As we know, there are certain rules for proper composition in a photograph (as well as in creating a photo-manipulation). They are not mandatory to adhere to and follow at any time, but rather tools to help us in achieving a powerful composition. Here, we will take a look at these basic ‘rules” in three parts – The Rule of Thirds; The Golden Ratio and Diagonals( Leading Lines); weight in and of the photograph. In this Part (1) we will examine The Rule of Thirds, which is the most common and widely applied rule in the photography circles. What is The Rule of Thirds?


As you can see on this photograph, it is an imaginary partition of the image in nine equal sections, by two vertical and two horizontal lines. For most people, it means that an object/element takes 1/3rd of the image, and another occupies the other 2/3rds (needless to say, in some cases there may be three objects/elements, each to be in а 1/3rd ratio to the remaining two). In general, there is a merit to it, but it is not what the rule calls for. The Rule of Thirds should be applied by positioning the object-of-interest on, or near the intersections of the four division lines.


By dividing the image in 1/3rd grass and 2/3rds sky, all of a sudden it starts to appear, as if it is in no particular need of composing, isn’t it? And how about if there is a tree there, too?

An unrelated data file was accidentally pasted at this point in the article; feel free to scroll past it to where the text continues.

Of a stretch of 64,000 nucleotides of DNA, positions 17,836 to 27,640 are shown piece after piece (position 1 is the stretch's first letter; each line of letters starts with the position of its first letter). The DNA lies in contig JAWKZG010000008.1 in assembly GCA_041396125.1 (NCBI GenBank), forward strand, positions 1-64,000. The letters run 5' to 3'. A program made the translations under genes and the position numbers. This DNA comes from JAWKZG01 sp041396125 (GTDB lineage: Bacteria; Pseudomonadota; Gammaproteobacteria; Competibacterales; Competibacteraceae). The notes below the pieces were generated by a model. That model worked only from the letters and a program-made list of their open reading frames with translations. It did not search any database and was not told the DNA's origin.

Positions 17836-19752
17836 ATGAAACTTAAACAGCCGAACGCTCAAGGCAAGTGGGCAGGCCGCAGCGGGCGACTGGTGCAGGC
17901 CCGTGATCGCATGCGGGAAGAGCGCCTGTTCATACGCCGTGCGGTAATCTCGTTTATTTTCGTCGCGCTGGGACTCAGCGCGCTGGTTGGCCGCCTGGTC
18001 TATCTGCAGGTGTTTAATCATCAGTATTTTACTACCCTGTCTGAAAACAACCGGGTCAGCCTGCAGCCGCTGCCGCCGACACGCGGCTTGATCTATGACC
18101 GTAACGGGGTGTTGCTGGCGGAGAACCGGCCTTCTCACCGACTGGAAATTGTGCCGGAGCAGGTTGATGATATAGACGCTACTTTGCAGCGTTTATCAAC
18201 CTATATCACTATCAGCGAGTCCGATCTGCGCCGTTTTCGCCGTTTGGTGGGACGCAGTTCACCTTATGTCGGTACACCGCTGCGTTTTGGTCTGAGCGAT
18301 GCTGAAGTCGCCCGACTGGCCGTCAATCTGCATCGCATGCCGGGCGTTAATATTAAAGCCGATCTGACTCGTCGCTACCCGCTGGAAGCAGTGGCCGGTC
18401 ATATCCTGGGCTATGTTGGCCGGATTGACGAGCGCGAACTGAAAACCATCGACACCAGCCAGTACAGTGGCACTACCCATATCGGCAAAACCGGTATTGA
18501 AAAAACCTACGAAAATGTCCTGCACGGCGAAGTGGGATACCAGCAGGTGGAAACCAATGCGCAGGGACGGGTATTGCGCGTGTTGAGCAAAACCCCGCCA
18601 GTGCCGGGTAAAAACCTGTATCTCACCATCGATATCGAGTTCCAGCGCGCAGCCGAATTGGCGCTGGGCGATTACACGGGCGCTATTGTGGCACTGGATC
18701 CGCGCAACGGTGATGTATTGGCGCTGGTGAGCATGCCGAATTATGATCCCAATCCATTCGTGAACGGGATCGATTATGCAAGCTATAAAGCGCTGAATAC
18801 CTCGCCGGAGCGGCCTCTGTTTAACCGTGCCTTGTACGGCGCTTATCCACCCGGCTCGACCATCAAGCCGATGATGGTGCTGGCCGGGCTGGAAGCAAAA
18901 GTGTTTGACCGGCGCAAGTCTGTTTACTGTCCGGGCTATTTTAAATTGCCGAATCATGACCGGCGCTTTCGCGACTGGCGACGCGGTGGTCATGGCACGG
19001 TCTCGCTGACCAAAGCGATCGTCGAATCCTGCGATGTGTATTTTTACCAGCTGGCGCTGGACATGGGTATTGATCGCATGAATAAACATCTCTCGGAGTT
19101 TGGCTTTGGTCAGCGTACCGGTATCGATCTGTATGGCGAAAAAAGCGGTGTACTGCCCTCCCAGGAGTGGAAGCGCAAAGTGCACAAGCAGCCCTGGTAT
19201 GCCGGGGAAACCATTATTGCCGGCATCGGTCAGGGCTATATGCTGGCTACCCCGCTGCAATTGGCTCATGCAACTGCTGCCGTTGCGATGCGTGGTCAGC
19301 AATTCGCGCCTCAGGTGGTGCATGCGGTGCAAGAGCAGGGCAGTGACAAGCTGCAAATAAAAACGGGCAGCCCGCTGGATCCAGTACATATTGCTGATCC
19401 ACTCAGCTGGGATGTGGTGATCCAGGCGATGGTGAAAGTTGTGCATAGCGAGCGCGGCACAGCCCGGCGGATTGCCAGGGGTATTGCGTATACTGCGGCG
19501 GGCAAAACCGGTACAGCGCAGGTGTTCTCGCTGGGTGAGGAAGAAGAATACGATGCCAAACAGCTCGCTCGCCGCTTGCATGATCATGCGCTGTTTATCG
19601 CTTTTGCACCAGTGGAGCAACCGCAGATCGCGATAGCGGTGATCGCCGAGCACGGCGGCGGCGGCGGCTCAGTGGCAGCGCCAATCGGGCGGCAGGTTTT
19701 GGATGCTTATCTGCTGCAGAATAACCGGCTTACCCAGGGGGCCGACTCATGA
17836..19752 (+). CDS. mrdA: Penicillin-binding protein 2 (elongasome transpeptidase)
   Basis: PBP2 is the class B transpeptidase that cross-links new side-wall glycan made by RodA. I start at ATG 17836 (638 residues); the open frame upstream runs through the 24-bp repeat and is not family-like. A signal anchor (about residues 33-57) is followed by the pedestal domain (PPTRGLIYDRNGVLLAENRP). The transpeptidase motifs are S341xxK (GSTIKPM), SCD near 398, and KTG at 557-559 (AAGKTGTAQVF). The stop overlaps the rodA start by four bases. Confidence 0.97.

Here is an example with a tree, positioned in the middle of the image. Looks good to you? In accordance with the human perception? At first it seems alright, but shortly thereafter, if we consider moving the object slightly to the side, we may change our opinion . . .


It does not matter, if we move the tree to the left , or to the right, but it is a fact, that if we have the two images side by side, our eyes will automatically go to the image with the off-center placed object. That is precisely the reason so many photographers strive to comply with The Rule of Thirds for a better composition. Let’s compare the two positions when the Rule is applied.


When in the center, our sight goes straight there, it “does-not-allow” the eye to wander around and examine the rest of the picture.


Here, the sight stops first at the tree, as well, but because it is not placed in the center, it lets the eye “scroll” over the rest of the image. In general, it is not necessary our object(s) of attention to be positioned exactly at the intersections, but it is recommended to be close enough. Hereby I will show you three photographs from the series “Supernatural”, where just like in almost all movies, this rule has been unequivocally relied on. Someday, when you watch a movie, please pay close attention how the actors, buildings, cars etc. are placed not in the center of the frames, thus a much better visual perception for the public has been delivered.

P.P. By that, I am not saying, that centering the object of attention is wrong per se – just that everybody has his/hers own aesthetic taste and preference, and way of composing and taking a photograph.

Автор: Павел Иванов